September 20, 2019
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Bruce Bemer, left / Courtesy: WTNH/Noelle Gardner

What’s Next For Bemer’s Dealerships

“Dealer Perspective” by Bob Rosen

LITTLE NECK, NY – Up until this point, the arrest, trial, conviction and, as of earlier this week, sentencing to 10 years in prison of Bruce J. Bemer on multiple felonies for patronization and trafficking young boys for sex has played out as a titillating crime story, generating loads of interest in the motorcycling community in southern New England. 

But many questions still need to be answered. Bemer owns three motorcycle dealerships. They are New England Cycle Center in Hartford, which sells Kawasaki, Suzuki and Yamaha motorcycles and Sea-Doo watercraft; Springfield Motorsports in Springfield, MA, which sells Kawasaki and Yamaha motorcycles; and Columbia Motorsports in Columbia, CT, which has Suzuki and Yamaha bikes and Can-Am three-wheelers.

While Bemer is free on $750,000 bond as his convictions are appealed, customers and potential customers of his three stores must certainly be worrying about shopping at them and, ultimately, wondering what’s to become of them? 

Bruce J. Bemer

I see two problems for Bemer the businessman – his relationship with manufacturers and existing laws that might impact the ownership scenario.

The bigger problem will be the written Dealership Agreement that is in place between all authorized motorcycle dealerships and the Original Equipment Manufacturer (OEM). 

As a result of his arrest and conviction is Bemer in violation of his agreements? And what might the OEMs do in response?

What might OEMs do?

Not to get into too much detail, but dealer agreements are expansive. For example, a Ducati Dealer Agreement in my possession runs to nearly 50 typewritten pages. About half-way through it there’s a section titled “Termination” that defines how and when the OEM can terminate the dealerships’ right to represent and sell their products.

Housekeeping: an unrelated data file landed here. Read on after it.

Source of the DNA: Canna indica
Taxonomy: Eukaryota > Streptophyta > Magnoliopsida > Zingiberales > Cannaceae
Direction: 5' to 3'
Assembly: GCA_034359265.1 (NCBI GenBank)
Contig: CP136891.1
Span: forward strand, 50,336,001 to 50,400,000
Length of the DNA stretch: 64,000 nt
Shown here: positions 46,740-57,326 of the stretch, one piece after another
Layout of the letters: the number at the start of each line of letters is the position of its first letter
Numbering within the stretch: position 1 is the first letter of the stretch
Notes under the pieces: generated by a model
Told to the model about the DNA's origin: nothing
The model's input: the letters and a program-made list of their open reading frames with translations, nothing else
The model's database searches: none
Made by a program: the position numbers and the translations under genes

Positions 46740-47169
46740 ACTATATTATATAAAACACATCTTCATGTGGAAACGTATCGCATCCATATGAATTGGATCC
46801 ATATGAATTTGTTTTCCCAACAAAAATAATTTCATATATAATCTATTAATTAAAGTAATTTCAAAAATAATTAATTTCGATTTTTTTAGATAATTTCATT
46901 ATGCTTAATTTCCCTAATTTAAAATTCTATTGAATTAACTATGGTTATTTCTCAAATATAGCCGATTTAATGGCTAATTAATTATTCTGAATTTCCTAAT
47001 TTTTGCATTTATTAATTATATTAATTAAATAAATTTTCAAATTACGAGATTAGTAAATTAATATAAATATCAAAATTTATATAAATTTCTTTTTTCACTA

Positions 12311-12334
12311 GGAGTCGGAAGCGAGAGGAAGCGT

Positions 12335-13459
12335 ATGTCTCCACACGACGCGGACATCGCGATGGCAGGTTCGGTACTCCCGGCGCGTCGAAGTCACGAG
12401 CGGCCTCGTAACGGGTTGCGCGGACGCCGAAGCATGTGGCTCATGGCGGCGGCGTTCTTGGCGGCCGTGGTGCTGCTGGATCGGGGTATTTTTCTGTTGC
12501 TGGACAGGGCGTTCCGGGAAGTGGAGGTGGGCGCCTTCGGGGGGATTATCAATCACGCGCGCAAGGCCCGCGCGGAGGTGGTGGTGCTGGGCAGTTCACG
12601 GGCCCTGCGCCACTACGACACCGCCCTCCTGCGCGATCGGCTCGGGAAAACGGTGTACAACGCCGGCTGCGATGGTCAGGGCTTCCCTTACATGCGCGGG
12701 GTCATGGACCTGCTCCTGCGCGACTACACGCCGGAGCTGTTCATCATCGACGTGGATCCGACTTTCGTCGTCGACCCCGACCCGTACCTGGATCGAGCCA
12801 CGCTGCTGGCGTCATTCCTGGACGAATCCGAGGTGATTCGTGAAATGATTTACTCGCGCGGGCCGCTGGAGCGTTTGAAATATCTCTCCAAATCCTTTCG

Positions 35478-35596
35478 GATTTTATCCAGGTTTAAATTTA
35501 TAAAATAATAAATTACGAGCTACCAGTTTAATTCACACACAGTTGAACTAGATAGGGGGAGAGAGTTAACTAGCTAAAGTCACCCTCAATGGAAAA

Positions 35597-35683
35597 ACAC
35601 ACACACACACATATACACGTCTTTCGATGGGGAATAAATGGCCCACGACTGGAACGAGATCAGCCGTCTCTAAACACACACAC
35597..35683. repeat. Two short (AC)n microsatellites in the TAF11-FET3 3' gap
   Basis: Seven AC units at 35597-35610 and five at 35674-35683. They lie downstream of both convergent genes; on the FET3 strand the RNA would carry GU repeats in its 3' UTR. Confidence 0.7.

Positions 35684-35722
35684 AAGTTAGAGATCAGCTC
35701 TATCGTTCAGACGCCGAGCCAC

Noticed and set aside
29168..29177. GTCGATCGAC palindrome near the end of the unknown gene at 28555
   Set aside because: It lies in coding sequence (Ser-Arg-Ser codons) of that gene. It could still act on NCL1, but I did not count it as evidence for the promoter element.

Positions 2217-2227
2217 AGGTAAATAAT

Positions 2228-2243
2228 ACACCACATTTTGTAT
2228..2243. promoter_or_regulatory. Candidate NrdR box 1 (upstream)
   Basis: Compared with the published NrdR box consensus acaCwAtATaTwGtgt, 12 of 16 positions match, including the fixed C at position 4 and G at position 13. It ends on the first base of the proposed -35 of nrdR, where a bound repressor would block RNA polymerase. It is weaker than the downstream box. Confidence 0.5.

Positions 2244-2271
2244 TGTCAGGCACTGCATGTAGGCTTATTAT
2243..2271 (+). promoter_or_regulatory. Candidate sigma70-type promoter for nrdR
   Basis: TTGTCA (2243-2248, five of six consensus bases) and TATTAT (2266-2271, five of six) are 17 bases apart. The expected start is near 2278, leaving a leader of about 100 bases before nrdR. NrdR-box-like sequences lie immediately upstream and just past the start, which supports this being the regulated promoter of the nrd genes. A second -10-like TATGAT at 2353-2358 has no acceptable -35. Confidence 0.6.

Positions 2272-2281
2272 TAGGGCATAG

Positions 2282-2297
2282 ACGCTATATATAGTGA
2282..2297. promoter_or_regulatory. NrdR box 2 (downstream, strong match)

Ducati can terminate a relationship “for cause, with immediate effect, by sending notice of such termination” following the “Conviction of any of Dealer’s owners, officers or general manager of any crime or violation of law, if, in Ducati’s reasonable opinion, such conviction may adversely affect the conduct of Dealer’s Ducati motorcycle operation or would otherwise tend to be harmful to Ducati or the reputation or marketing of the Products.”

Termination can also occur for “Grossly negligent or willful conduct on the part of Dealer harmful to the goodwill of Ducati or the reputation or marketing of the Products.”

Columbia Motorsports

Even though none of Bemer’s dealerships carry the Ducati line, you can be sure that their Dealer Agreements with Kawasaki, Suzuki, Yamaha, etc. contain similar language. 

This legal case has been going for more than two years, so it’s reasonable to assume that the OEM’s are aware of what has been happening and are deciding what their response will be. 

What might happen to Bemer’s dealerships?

Two possible scenarios come to mind regarding Bemer’s dealerships: 

The OEMs can exercise their rights per the Dealer Agreement and terminate Bemer’s franchises, effectively shutting down those businesses. 

Before taking this drastic action, the OEMs will evaluate each market and see if they have other nearby dealers to take over the responsibility for selling in those territories. If they feel they will not suffer significant lost sales, the OEMs might go the termination route. 

Another option might be for Bemer to divest himself of all financial interests in the dealerships – basically sell the stores to other parties who are approved by the OEM’s. This would assure the continuity of operation and would probably be preferable to the OEMs. 

Regarding state laws, the picture is not quite as clear. A state can chose to revoke an operations license to a convicted felon. Typically, these judgments are reserved for professions more directly connected to personal care like physicians, therapists, etc.

What’s to become of Bemer’s dealerships has yet to be answered, leaving customers and prospective customers dangling. Also dangling are the employees at the stores themselves. Their jobs are at stake. It would be surprising if none of the above scenarios played out and the businesses just continued to operate without some change.

About Bob Rosen

A longtime motorcycle enthusiast who has ridden more than 200,000 miles on a variety of motorcycles, Bob Rosen spent seven years as general manager of a BMW-Ducati-Indian motorcycle dealership after an extended career in manufacturing and business management.

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